By 1998 the game had been analysed so thoroughly that some players were starting to complain that winning a game required a degree in mathematics. While this is an obvious exaggeration, it is true that it is difficult to compete at higher levels of play without a good understanding of the mathematics behind the game.
An alternative to play-by-email is to use an online system such as the Stars! Autohost This system automates most of the hosting duties, and can handle a large number of games simultaneously.
Many games are run at a rate of 1 turn per calendar day, giving plenty of time for strategic thinking. In large games this can be quite necessary, with turn generation dropping to only 3 times per week in cases, due to the complexity of the game and the level of micro-management required to effectively control a large empire competitively.
There is also a reasonably competent artificial intelligence (AI) that can take part in the game. The player can opt to play against AIs only (up to 15 of them), and this is the way that new players typically get to learn the game mechanics before launching into multi-player games. A well-regarded tutorial helps with getting started.
Another style of play is referred to as a Blitz game. In these games, turns are played every 15 minutes or so, and all players must be at their computers at the same time. Blitz games are generally more tactical and less political in nature, due to the time constraints involved.
Recently, the duel has become more popular. These are similar to regular turn-a-day games but are between two players only. Again, with only two players involved there is no political side to these games.
This does have the advantage of allowing the game to run on almost any computer, and it can even be run on Linux systems through the Wine system. Version 2.7 crashes during combat on some Linux distributions. Stars! does not run on the 64-bit version of Windows Vista, which cannot run 16-bit software.
Starting with a small fleet of starting ships and one or two planets, players develop their empire, meet other races and conquer the galaxy. Stars! games begin with race design, choosing one of 10 different primary racial traits, a selection of lesser racial traits, habitability, growth, economic and technology settings.
Players initially send scouts out to scan for suitable planets which may be later colonized and developed, enlarging the player's empire and providing additional resources. As a player's empire expands the player must balance the management of population, minerals, research and ship/infrastructure constructions. When other players' races are encountered, a variety of diplomacy options allow for alliances, trading mineral resources or technology, large-scale wars, and even the complete destruction of other races. If the random events game option is enabled, players will also have to contend with (or take advantage of) the Mystery Trader, comet strikes, wormholes and environmental changes.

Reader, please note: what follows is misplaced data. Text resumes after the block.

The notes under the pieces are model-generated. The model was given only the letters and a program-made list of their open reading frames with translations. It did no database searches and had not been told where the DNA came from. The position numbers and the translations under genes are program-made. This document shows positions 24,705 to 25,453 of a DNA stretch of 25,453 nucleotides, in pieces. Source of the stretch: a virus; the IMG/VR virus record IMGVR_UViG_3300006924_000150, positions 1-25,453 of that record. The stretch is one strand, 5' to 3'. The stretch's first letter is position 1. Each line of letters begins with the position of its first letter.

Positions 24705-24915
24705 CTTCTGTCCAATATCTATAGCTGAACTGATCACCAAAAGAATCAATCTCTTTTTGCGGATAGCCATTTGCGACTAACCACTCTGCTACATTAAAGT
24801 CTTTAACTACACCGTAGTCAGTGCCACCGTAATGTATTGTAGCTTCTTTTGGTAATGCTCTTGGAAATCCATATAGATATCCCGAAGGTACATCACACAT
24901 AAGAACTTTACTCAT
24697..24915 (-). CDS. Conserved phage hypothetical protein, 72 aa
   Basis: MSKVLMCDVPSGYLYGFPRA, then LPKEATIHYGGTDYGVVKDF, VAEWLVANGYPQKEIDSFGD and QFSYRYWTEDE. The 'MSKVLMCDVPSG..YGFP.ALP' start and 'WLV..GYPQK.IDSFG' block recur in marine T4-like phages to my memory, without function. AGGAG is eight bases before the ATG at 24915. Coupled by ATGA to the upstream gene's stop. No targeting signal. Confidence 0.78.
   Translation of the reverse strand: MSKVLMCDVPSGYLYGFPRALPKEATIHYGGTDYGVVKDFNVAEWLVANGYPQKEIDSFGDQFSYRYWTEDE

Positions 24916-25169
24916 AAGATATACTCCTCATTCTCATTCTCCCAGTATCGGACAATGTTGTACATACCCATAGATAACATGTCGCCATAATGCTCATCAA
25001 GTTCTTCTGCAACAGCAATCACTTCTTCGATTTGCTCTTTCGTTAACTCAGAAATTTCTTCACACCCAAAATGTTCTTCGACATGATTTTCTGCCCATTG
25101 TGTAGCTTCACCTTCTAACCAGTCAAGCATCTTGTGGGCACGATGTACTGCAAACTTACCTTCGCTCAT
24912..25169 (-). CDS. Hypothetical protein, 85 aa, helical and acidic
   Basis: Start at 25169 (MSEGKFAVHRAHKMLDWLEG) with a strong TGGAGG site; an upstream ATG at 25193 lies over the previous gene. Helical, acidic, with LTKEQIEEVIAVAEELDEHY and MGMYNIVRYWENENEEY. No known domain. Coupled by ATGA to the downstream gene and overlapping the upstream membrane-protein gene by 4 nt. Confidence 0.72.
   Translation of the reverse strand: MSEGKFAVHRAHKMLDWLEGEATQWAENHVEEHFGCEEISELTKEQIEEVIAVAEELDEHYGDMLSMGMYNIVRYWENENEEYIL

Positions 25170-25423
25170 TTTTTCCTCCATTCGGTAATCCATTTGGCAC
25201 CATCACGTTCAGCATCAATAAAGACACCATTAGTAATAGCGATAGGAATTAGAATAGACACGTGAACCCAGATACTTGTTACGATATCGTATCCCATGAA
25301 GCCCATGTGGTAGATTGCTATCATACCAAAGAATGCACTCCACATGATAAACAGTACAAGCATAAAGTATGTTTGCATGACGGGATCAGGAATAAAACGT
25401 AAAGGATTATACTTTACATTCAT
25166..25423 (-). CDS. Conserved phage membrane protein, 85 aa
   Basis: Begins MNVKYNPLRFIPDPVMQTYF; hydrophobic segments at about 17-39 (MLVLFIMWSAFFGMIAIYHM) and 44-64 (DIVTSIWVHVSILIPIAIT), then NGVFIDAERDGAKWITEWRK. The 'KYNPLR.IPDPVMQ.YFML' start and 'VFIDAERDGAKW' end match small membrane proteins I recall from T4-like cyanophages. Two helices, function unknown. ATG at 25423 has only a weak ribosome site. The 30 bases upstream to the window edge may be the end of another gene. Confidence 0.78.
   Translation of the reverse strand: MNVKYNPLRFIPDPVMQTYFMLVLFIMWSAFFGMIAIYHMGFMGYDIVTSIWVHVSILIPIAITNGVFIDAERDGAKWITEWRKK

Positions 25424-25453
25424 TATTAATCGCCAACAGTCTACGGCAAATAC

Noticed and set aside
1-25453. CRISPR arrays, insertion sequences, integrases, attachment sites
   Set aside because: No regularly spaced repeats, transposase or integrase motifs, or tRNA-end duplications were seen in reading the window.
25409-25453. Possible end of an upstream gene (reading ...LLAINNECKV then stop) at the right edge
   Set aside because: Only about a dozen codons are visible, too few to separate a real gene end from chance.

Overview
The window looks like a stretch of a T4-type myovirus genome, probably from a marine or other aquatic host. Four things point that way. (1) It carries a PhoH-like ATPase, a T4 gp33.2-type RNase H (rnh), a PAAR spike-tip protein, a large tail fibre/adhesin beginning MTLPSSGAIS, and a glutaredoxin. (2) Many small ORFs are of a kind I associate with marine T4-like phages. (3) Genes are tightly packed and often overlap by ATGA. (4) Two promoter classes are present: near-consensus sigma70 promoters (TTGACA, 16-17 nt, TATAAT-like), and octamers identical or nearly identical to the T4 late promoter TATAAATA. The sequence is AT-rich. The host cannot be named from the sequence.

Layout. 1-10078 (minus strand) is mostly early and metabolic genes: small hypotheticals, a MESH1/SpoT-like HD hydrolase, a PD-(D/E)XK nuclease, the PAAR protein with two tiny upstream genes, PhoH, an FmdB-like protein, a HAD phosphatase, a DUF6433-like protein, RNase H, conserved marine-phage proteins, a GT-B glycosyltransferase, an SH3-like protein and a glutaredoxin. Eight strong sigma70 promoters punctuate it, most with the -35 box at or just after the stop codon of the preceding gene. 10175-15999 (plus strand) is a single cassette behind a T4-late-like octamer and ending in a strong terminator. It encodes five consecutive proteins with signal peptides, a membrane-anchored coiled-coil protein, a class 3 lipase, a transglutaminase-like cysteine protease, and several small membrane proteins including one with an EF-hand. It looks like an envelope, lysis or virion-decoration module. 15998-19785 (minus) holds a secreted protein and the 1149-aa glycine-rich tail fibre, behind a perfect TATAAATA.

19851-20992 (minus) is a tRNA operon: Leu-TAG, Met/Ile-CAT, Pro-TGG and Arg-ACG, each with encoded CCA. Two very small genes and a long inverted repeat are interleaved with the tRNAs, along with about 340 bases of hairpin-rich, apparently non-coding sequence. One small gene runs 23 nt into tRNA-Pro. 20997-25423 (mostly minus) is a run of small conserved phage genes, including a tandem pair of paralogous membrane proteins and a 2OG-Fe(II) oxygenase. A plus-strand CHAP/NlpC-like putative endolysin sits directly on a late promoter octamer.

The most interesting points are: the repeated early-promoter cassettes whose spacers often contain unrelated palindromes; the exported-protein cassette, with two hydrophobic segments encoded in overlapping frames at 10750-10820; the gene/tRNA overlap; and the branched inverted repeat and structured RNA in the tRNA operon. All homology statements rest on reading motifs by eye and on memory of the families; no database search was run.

Because of the high level of micromanagement and diplomacy requirements many games take place over a period of months between players spread across the globe. Alliances form, backs are stabbed and the outcomes of wars are decided by long email conversations.
Stars! has received some generally positive reviews. PC Gamer UK's reviewer Andy Butcher gave the game a rating of 79% in its February 1997 issue, commending it with the following comment: "What makes it stand out from the many games based on a similar idea are its depth, and that it's been designed right from the start with multi-player gaming in mind". Pitfalls he mentions include that the large amount of options available can make the game confusing, and that the game is likely to be less appealing to single players.
GameSpot's reviewer T. Liam McDonald rated the game 7.3 "Good", applauding "a solid Windows interface, plain graphics, a wide range of custom options, deep strategic content, and compulsive playability" and stating that the game outdoes the similar game Spaceward Ho! 4.0.
Unfortunately there was little interest from games publishers who by that time had become focused exclusively on the video game console and high-end 3D games markets, and so the project was eventually abandoned. As rights to the ingame graphics remain with Empire, it is unlikely that the game will be brought back into production.